We’re seeing quite a few fields with spider mites in Arkansas, some at pretty high levels.
Many fields have been treated for plant bugs and/or bollworms several times, so beneficial insect populations have pretty much been knocked out. This has caused spider mite populations to increase in the absence of their natural enemies.
Our recommended treatment level is when 50% of the plants are infested, and the population is growing. However, we sometimes see spots or areas of the field that may have heavy infestations. In those situations, a spot treatment may be warranted. Some growers are seeing low levels of mites along with treatment level populations of plant bugs and are adding a miticide to try and clean up the field.
Spider mites can develop resistance to miticides, so rotating chemistry is recommended. Do not apply the same miticide chemistry to a field repeatedly. Resistance to abamectin products has been documented in the past. However, this resistance does not appear to carry over from year to year. If a grower uses an abamectin (Agri-Mek) product for mites and needs to treat again later, it is recommended that they rotate to another chemistry such as Portal, Zeal or Oberon.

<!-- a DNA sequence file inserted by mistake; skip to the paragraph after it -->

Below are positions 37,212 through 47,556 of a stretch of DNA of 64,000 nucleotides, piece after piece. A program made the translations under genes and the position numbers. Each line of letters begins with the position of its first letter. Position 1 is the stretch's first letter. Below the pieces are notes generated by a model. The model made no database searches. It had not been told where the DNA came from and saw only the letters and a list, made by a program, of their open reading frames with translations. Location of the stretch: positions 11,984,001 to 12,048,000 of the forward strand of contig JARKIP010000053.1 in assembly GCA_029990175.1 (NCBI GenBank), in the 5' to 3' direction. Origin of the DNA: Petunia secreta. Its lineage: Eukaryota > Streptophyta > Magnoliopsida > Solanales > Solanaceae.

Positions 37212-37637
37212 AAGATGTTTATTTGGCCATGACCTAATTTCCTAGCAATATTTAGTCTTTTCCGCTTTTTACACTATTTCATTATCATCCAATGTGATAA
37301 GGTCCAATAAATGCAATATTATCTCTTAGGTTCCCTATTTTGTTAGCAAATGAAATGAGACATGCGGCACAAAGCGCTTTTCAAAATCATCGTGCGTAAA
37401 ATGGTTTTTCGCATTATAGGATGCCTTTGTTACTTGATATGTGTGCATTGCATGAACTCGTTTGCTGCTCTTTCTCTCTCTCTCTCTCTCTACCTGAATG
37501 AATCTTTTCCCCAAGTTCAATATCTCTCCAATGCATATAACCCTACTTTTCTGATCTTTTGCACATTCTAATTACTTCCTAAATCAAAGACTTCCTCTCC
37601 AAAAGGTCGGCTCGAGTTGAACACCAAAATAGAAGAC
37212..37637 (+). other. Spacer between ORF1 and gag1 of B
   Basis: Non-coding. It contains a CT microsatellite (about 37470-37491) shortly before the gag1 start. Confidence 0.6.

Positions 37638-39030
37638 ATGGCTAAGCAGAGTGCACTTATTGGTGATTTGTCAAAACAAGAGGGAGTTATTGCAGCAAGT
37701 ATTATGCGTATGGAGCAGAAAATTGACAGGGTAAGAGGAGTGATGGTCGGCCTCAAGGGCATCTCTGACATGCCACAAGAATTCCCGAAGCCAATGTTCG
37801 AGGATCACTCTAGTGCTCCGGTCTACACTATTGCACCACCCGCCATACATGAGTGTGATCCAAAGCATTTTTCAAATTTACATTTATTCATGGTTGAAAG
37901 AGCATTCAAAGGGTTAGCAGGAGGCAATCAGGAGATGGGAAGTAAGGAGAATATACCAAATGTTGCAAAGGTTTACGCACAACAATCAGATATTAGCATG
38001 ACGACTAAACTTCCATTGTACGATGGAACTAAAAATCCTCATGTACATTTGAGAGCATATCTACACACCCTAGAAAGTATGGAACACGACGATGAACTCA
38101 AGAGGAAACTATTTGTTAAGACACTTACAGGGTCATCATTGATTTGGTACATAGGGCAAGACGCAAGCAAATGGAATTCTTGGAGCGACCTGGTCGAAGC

Spider mites feed in colonies on the undersides of the leaf. Therefore, the type of application is also important in order to get good control. A higher volume of water (the Comite label specifies a minimum of 25 gpa by ground, 5 gpa by air) using proper nozzles is recommended. Hollow cone nozzles work well at fogging the miticide down into the canopy where the mites reside. Some miticides also list using a surfactant on the label as a requirement, so be sure to always read the label. Avoid using ai nozzles. Ai nozzles produce large droplets which do not work well with miticides or insecticides.
A list of recommended miticides and rates can be found in the cotton section of MP144 Insecticide Recommendations for Arkansas.